Mar 26, 2020
COVID-19 information for farmers compiled by Purdue University

This is a very difficult time for many people. Farmers and those involved in other aspects of agriculture and food production are experiencing significant challenges. This fact sheet has information that may help those involved with agriculture navigate some of these.

Food and agriculture is designated as critical infrastructure

Food and Agriculture is designated as Critical Infrastructure by the United State Department of Homeland Security (USDHS). According to USDHS: Critical infrastructure describes the physical and cyber systems and assets that are so vital to the United States that their incapacity or destruction would have a debilitating impact on our physical or economic security or public health or safety. The nation’s critical infrastructure provides the essential services that underpin American society. USDHS,

As part of a Critical Infrastructure sector farmers, businesses, transportation and other services supporting agriculture are not just allowed but expected to maintain operations through an emergency or disaster. While it is unrealistic to expect no impacts from novel coronavirus, people need to eat. Food production and distribution should continue.

Social distancing and agriculture

Most farming operations do not involve large numbers of people engaged in face-to-face interactions. Even those interactions that take place may often be mitigated. Some strategies that may be helpful include:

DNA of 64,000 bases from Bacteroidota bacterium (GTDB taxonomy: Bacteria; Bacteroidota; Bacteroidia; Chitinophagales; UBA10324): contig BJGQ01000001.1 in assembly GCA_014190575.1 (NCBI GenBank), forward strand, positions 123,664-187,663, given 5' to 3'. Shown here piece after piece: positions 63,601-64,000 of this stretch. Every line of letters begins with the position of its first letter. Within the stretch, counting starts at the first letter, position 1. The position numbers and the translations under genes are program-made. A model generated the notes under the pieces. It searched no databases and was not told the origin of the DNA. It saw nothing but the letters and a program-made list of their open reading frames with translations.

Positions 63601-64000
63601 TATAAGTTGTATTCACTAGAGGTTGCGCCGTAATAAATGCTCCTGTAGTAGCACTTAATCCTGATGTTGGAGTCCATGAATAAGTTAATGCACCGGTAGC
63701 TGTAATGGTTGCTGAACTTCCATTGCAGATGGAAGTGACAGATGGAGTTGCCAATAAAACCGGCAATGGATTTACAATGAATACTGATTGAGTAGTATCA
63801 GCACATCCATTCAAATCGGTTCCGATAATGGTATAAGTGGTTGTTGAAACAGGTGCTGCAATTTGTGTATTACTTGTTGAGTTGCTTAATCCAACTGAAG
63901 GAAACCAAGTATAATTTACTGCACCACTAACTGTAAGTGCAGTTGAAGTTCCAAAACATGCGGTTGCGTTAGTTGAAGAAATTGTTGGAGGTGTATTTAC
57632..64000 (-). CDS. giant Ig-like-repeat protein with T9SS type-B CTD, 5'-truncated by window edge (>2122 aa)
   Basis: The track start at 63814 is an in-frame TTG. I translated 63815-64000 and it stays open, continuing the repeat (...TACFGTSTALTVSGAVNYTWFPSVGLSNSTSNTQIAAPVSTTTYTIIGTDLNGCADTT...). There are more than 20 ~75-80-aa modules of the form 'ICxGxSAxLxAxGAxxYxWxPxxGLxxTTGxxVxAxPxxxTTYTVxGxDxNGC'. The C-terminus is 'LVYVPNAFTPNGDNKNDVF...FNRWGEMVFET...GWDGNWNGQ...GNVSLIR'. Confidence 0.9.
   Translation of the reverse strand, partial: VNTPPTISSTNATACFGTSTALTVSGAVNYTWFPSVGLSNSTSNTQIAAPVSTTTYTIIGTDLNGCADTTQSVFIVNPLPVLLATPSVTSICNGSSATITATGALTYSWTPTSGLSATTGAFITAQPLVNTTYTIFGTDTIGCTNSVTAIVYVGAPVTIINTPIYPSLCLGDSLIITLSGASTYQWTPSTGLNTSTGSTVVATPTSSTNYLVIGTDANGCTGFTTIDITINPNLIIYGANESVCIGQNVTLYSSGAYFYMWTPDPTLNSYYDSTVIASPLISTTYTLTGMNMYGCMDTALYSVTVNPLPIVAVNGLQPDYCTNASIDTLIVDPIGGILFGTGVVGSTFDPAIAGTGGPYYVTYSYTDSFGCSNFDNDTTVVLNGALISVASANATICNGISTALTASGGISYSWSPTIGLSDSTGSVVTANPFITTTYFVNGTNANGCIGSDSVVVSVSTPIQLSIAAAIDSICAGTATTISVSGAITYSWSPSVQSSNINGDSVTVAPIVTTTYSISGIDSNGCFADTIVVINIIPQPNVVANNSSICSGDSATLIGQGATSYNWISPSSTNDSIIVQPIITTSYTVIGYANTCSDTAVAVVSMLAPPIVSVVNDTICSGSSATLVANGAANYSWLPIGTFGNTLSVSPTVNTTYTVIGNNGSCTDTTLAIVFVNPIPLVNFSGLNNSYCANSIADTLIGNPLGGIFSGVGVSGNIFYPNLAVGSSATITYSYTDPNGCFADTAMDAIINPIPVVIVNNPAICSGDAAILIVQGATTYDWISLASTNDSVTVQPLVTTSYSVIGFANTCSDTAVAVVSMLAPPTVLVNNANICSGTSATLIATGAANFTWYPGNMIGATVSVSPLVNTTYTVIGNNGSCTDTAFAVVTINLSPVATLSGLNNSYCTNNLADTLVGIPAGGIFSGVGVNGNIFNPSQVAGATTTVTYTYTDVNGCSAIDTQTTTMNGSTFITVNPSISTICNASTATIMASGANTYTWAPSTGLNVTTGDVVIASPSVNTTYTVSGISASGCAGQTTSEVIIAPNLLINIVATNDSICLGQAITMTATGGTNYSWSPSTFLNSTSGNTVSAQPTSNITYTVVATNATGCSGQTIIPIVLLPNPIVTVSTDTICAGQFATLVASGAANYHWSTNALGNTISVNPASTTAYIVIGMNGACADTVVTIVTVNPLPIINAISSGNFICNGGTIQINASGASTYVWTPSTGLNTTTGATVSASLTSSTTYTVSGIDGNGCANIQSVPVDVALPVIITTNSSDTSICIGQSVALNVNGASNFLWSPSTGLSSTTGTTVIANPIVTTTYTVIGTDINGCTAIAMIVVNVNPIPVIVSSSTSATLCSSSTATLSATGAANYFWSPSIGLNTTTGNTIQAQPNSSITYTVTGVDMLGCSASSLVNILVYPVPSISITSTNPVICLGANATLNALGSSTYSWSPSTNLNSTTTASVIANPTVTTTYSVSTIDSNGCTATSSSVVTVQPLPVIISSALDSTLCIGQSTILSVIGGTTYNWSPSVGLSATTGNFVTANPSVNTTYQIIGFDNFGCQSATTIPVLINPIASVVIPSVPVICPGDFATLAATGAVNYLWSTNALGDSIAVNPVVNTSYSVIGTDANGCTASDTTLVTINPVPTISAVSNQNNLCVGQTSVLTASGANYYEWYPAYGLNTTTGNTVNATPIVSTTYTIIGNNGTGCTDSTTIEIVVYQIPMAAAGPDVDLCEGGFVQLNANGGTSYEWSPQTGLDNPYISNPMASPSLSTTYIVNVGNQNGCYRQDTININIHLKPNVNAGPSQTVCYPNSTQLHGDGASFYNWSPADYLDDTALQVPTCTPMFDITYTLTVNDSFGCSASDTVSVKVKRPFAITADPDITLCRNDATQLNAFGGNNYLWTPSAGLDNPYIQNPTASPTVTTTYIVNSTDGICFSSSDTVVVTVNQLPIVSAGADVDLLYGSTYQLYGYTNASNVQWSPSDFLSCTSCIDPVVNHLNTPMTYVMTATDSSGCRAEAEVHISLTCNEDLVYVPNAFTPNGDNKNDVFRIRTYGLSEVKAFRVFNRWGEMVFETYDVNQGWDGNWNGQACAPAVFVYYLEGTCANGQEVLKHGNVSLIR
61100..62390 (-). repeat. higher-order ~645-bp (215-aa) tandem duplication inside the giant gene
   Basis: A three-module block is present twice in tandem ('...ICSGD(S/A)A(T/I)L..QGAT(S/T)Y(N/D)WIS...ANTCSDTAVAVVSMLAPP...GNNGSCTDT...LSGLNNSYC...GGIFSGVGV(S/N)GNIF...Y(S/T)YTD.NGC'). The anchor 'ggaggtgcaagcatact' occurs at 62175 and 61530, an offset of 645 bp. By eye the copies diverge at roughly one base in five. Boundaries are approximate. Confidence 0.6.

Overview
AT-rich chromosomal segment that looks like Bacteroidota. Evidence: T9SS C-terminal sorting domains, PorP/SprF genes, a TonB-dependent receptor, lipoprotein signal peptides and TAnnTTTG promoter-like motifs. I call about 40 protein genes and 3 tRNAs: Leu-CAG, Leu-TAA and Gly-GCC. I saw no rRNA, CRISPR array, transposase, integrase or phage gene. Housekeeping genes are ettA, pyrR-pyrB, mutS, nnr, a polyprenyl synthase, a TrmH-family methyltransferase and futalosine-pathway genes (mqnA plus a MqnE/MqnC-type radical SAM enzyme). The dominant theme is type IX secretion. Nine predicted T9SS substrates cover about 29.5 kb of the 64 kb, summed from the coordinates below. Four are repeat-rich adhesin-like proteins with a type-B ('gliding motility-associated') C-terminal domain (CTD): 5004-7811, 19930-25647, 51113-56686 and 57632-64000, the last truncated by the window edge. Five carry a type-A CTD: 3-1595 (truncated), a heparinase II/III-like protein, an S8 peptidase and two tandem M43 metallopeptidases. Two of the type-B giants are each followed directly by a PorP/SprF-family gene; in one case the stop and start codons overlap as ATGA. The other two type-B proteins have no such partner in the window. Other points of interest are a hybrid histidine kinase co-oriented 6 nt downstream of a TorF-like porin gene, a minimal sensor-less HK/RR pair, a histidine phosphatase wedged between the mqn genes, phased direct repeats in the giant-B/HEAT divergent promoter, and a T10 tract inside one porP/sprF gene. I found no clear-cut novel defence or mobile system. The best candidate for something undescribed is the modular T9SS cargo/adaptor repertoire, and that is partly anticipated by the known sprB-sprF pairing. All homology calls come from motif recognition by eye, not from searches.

• Farmer should observe all CDC recommendations regarding handwashing, sanitation of surfaces, reducing travel, etc.

• Arrange for pickups and deliveries to be made without direct contact between individuals. Use of pre-pays, account billing, etc. should be explored to help with this.

• Conduct meetings by phone or videoconference where possible.

• While this may not be practical in many operations, consider where employees may work remotely from home.

Purdue University is an equal opportunity/equal access/affirmative action institution.

Consider how you may reduce the number of people at a single location at one time on the farm.

• Communication is key. Be sure to discuss matters thoroughly with employees and maintain contact with those involved in your farm’s supply chain such as seed and fertilizer dealers.

Recommendation for those traveling on food and agriculture business

It is recommended that agricultural workers have with them some form of documentation indicating they work in agriculture in case they are questioned by law enforcement and other authorities. Here are two sample templates producers may use or they may develop their own.

• For employees traveling on agricultural business:

• For transportation and shipping:

Online resources

Here are some links which may be useful.

Indiana Governor Holcomb’s Executive Order 20-08, “Directive for Hoosiers to Stay at Home.”

USDHS – CISA Guidance on Workers in Critical Infrastructure Positions: This document lists specific workers considered part of Critical Infrastructure by USDHS. It is important to note that while the federal document does not list horticulture, we have been informed that within Indiana, landscape and lawn care services are viewed as essential businesses under Governor Holcomb’s Executive Order.

CDC Interim Guidance for Businesses and Employers to Plan and Respond to Coronavirus Disease 2019:

The Occupational Safety and Health Administration (OSHA) instructions for employers regarding how to prepare for COVID-19: file:///U:/Emergency%20Planning/COVID%2019/OSHA3990.pdf

Bob Nielsen has put together a COVID-19 page in his Chat-n’-Chew Café:

Information about USDA Farm Service Centers:

Video Message from US Secretary of Agriculture Sonny Perdue:


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